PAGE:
Rose's Team USA play helps Bulls

Derrick RoseAP Photo/John Locher

Bulls guard Derrick Rose, the 2011 NBA MVP who missed most of the past two seasons, told reporters after his first practice with USA Basketball that his confidence is "through the roof" -- and that's good news for the Chicago Bulls. Rose's play may not live up to his words, but if he makes Team USA's roster for the FIBA World Cup (Aug. 30-Sept. 14), it could still be a big win for the Bulls as they prepare for the 2014-15 season.

Here's a look at how Rose's play with Team USA would likely benefit coach Tom Thibodeau & Co.

Tentative Rose typical of ACL return

Our last memory of Rose on the court is him struggling through the first 10 games of the 2013-14 season before suffering a torn meniscus on Nov. 22 at Portland. Surgery to repair the meniscus ended Rose's campaign, leaving him with negative wins above replacement player (WARP) by my rating system.

However, in the context of his recovery from the torn ACL that kept him off the court for all of 2012-13, Rose's performance looks much more normal. While my research has shown that players perform only slightly worse the season after suffering an ACL injury, looking at the schedule as a whole doesn't tell the entire story.

Instead, the numbers show that players coming back from ACL injuries are at their worst in their first handful of games on the court before quickly improving back to near normal. This shows up most dramatically in terms of shooting percentage, which was Rose's biggest issue. During his first four seasons, Rose made 48.9 percent of his 2-point attempts. In the 10 games he played last season, he shot just 35.9 percent on 2s.

On average, as the chart at right shows, players coming back from ACL injuries shoot 5.4 percent worse on 2-pointers over their first 10 games than their projection from my SCHOENE projection system, which uses performance over the previous three seasons adjusted for the development of similar players at the same age. They shoot about as well as expected from beyond the arc, which is also consistent with Rose, who made a career-best 34 percent of his 3-pointers in 2013-14.

Improvement comes quickly for post-ACL players. While they still shoot much worse than expected on 2-pointers over their next 10 games, from games 21 to 30 they're just 1.6 percent worse than expected. And by games 31 to 40, they actually surpass their season projections.

Rose isn't the only player who has returned from an ACL looking rusty. Ricky Rubio of the Minnesota Timberwolves, never an accurate shooter under the best of circumstances, shot 22.2 percent from the field in his first 10 games back during 2012-13. Iman Shumpert of the New York Knicks made less than 30 percent of his 2-point attempts during his first 10 games back the same season. The difference was that those players had another 30-plus games to improve their final stat lines, a luxury Rose never got because of his meniscus injury.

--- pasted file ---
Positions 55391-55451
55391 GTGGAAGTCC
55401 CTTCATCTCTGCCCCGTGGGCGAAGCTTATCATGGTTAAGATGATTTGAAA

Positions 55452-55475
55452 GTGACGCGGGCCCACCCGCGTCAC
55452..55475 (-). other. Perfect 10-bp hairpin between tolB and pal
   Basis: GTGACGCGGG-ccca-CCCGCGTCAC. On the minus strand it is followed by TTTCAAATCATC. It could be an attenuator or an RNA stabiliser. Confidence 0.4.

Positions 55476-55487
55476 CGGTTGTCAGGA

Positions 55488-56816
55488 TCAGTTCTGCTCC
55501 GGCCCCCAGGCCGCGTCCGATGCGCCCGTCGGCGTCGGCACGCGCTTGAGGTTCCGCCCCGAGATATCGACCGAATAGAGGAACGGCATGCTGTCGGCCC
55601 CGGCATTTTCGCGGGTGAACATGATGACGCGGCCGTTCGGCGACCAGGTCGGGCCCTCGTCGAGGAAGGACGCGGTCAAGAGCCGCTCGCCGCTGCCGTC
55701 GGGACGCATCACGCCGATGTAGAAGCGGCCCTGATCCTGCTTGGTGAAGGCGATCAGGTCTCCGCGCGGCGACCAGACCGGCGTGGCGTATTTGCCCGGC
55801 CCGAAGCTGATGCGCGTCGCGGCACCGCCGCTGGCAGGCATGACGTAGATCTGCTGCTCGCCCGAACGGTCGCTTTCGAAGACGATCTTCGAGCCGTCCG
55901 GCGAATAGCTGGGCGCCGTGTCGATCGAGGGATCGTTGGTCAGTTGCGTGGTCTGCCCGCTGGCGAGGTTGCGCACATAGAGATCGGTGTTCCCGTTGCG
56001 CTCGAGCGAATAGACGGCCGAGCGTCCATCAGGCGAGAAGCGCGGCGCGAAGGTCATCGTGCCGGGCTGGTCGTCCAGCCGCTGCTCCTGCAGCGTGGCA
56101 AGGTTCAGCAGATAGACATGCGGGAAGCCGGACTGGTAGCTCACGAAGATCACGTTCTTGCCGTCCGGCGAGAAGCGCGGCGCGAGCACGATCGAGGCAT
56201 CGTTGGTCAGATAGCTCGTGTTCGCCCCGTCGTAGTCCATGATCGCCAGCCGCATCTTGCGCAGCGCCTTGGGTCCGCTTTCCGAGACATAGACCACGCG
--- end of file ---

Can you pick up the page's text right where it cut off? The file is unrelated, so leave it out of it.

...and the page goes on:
Shaking off the rust for Team USA

Few players opt for the slower-healing meniscus repair that Rose underwent, choosing instead the meniscectomy that gets them back on the court faster at a possible long-term cost, so it's difficult to perform the same kind of study of performance after the injury. A look at the most similar cases, including Russell Westbrook of the Oklahoma City Thunder, suggests a similar adjustment period.

Westbrook, who had a second surgery to remove a stitch that came loose in his knee during training camp, shot 41.5 percent on 2-point attempts during his first 10 games back in the lineup last season. He made 46.9 percent of his 2s over the next 10 games and finished 2013-14 shooting 48.2 percent inside the arc, tied for the best mark of his career.

Chase Budinger of the Minnesota Timberwolves missed more than four months during the 2012-13 season after a meniscus repair. He made 44.2 percent of his 2s and 31 percent of his 3s in his first 10 games back, compared to career marks of 48.4 percent and 35.7 percent, respectively.

If Rose must go through another adjustment period, it's better for the Bulls that he begins that process as soon as possible. The experience of going through training camp with USA Basketball should help. There's some evidence that practice and exhibition games help the process; players who returned from ACL injuries midseason saw their 2-point percentages dip much more (17 percent worse than expected) than those who had the benefit of going through training camp.

Practice and preseason are not perfect substitutes for regular-season NBA competition. That's why even players with a training camp still have tended to struggle early in their return from ACL injuries. But playing against some of the league's top point guards -- such as Stephen Curry, Kyrie Irving, Damian Lillard and John Wall -- should provide the toughest test possible for Rose. Regardless of whether he passes, the experience should help him be closer to 100 percent at the start of the 2014-15 season.